Youth Empowerment Synergy (YES-Ghana) has awarded grants to some students of the University at an innovation fair on campus.
In all, the students who are in groups of five were awarded a total grant of GH ¢ 100, 000 to implement social change and social justice interventions either on campus or surrounding communities of the University. Each group would be presented with funds ranging from GH ¢14, 000 to GH ¢20, 000 to undertake on projects to address the challenges they have identified in these communities.
Youth Leadership for Social Change
Speaking at the programme, the Project Manager of YES Ghana, Mr. Eric Saforo, said the innovation was part of the Youth Leadership for Social Change Project being implemented by YES-Ghana in collaboration with the University of Cape Coast (UCC), University for Development Studies (UDS) and University of Energy and Natural Resources with funding from the Ford Foundation. He noted that students, who were now fellows of YES-Ghana, had received rigorous training in leadership for social change through the Youth Academy for Social Change. “They have continuously received professional mentoring from selected faculty members and industry players and the next stage is for them to practically demonstrate the knowledge and skills they have acquired” he explained.
According to Mr. Sarforo, “The practical application of the skills, knowledge, and understanding gained through the Youth Academy for Social Change is essential in ensuring that the fellows learn to generalize and apply what they have learned in other situations”. He noted that through the process, the youth leaders would become more involved in their communities, and provide real services to the identified communities.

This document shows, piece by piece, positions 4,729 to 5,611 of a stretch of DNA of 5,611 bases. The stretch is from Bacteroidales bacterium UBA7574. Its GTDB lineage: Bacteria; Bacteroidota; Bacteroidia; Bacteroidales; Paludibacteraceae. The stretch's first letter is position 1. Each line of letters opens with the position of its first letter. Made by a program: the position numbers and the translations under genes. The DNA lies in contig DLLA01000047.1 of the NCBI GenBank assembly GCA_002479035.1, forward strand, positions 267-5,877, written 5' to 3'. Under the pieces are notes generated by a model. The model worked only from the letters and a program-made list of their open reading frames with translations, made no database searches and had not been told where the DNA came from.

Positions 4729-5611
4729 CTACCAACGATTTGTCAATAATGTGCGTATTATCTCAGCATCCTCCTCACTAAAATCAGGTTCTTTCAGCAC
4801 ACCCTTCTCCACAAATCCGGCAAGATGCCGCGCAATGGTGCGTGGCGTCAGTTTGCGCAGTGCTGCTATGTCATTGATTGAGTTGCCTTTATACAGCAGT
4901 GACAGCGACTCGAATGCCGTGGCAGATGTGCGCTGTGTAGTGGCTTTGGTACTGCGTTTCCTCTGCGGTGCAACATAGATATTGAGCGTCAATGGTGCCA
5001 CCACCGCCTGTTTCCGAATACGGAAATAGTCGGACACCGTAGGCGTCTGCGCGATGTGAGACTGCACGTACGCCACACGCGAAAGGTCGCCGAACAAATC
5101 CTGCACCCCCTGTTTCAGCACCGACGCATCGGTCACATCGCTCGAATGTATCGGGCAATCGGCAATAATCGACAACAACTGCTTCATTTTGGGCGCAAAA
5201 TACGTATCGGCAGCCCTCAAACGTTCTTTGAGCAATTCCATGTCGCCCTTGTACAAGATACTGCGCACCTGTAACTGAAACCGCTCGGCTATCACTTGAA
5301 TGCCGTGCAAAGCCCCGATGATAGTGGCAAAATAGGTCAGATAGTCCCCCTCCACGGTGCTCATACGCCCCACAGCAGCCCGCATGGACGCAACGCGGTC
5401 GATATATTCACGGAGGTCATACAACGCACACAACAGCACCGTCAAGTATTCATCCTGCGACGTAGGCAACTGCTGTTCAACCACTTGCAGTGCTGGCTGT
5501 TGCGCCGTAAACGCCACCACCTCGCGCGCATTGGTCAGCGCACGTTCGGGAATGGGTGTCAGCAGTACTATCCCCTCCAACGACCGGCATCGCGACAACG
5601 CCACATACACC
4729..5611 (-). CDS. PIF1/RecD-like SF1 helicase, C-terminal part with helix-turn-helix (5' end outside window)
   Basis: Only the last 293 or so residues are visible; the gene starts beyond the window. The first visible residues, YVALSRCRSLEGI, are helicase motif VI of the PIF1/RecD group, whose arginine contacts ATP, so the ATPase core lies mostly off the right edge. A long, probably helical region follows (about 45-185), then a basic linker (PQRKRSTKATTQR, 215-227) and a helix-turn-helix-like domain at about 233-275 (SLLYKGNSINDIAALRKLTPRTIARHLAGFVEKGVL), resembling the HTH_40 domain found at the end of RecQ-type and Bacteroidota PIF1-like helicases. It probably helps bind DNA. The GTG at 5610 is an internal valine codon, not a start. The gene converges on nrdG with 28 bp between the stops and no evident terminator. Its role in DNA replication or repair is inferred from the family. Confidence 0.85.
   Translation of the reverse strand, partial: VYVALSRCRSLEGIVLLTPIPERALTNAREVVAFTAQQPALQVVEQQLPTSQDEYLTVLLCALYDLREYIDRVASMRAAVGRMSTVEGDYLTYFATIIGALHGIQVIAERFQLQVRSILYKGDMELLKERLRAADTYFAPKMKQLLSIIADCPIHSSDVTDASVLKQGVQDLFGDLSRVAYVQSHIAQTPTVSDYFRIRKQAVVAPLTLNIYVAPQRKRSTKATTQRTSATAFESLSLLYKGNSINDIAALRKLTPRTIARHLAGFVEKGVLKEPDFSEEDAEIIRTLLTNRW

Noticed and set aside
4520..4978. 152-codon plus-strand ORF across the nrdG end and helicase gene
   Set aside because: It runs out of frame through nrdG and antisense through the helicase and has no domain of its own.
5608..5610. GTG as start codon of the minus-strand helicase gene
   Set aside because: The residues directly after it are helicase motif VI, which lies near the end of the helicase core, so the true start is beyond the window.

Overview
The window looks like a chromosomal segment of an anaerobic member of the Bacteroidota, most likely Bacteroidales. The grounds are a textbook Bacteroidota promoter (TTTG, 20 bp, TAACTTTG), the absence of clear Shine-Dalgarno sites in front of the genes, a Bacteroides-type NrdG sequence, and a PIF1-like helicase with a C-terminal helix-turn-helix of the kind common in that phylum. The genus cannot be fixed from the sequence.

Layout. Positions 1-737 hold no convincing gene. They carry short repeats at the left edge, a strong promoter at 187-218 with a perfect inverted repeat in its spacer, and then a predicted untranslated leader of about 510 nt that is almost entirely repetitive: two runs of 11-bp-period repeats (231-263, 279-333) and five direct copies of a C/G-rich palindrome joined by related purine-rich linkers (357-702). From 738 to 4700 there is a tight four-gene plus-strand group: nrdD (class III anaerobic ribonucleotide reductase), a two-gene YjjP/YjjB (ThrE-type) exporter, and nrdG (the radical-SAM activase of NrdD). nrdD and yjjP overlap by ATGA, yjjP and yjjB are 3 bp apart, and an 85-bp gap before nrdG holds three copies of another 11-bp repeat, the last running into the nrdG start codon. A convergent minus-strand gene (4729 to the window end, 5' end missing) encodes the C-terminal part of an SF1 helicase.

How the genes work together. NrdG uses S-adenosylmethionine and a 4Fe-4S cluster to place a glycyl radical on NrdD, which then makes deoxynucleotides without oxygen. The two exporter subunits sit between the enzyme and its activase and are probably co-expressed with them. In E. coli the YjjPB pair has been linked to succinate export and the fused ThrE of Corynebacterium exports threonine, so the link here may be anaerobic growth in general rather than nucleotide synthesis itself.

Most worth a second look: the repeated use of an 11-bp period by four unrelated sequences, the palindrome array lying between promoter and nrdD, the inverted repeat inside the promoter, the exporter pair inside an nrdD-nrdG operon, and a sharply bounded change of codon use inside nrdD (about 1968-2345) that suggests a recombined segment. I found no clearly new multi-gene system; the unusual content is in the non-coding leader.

Criteria for Selection of Universities
Explaining the criteria for the selection of the universities, Mr. Saforo said YES-Ghana chose the three institutions because of the poverty levels prevalent in the regions where the universities were located. He indicated that the fellows had proposed innovative solutions to address some of the problems in the identified communities. “A proposal assessment committee comprising faculty members and experienced development workers have facilitated the process in which groups of participants selected priorities and designed projects” he noted.
Mr. Saforo explained that the fellows would receive the necessary technical support to lead the implementation of their group projects, including managing their activities, leveraging stakeholder involvement, networking opportunities, continuous learning, and support with financial and reporting among others.
Presentation by Groups
Each of the five groups that benefited from the grant made a presentation on their projects with comments from a panel made up of lecturers from UCC. Their projects focused on tackling sanitation at Amamoma community; tackling teenage pregnancy at Kwaprow; making life comfortable for disabled students at UCC and tackling poor academic performance of pupils at Kwaprow.